He has only played in 34 games, people. Let’s calm down a little.
Yasiel Puig should not be an All Star, at least not yet.
Left off the original National League All Star roster, Puig is up against Ian Desmond of Washington, Freddie Freeman of Atlanta, Adrian Gonzalez of San Diego and Hunter Pence of San Francisco for the final NL roster spot.
While what Puig has done in his short MLB stint has been absolutely incredible, it still needs to be looked at through the lens of sample size.
Through his 34 games he has only recorded 145 plate appearances. That means that to this point, just his swing percentage and contact rate have stabilized.
And while we’re very close (150 PA) to seeing his strikeout rate and line drive rate stabilize, we still have to wait until 300 PA when home run rate becomes reliable and even further (500 PA) before his OBP, SLG and OPS are something we can look at with a whole lot of confidence.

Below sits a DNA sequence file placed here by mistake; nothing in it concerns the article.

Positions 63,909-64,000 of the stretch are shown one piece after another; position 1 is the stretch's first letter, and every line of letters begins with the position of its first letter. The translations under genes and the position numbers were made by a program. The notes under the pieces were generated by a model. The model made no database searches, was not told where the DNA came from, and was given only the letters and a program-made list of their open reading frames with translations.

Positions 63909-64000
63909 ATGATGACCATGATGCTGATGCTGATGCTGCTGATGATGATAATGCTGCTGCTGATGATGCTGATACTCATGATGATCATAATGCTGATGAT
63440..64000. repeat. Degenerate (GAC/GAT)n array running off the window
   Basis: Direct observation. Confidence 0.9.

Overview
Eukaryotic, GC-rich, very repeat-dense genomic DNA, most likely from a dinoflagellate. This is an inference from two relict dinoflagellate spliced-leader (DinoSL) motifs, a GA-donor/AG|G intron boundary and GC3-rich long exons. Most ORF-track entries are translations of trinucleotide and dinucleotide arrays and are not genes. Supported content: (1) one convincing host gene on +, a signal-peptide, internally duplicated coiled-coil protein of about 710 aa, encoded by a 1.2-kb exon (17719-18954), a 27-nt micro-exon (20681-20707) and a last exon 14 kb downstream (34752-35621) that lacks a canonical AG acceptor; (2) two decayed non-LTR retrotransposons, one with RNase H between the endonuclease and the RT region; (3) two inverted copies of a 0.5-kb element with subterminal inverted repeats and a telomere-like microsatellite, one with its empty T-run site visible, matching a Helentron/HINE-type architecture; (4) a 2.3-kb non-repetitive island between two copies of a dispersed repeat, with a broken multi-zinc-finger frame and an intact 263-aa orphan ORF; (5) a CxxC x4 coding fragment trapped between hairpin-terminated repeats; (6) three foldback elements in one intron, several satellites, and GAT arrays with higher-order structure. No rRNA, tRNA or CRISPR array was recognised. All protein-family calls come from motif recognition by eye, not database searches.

That being said, of the five NL players looking to get in through that final vote, Puig has the highest swing percentage, at 56.9 percent, and yet the lowest contact rate at 67.6 percent.
Finally, where some might be dazzled by his .407 batting average, be aware, that is being significantly inflated by an incredibly unsustainable .490 BABIP (batting average on balls in play).
While some better players have shown that an inflated BABIP can itself actually be a skill, nobody is capable of holding those numbers for an extended period of time.
Despite all of the above, the chances are that Puig will continue to be a very solid MLB player, if not a star.
But that does not remove that fact that we’re still at an uncertain period in Puig’s career. Anything can happen from this point on. We’ve seen many a star fade out, so we shouldn’t be surprised by anything.
I will be voting for Ian Desmond, a shortstop who has managed to run up a .278 batting average while sending out 15 home runs. He has also already compiled 3.2 WAR this season.
I say wait a year until voting for Puig as an All Star.
Give the young Cuban outfielder a season to fully establish his impact on the game, so we can be sure he is All Star caliber.
The last thing we want to do is place unfair expectations on a young player we could enjoy watching for years to come, that’s a recipe for disappointment.
An All Star bid right now is a mistake.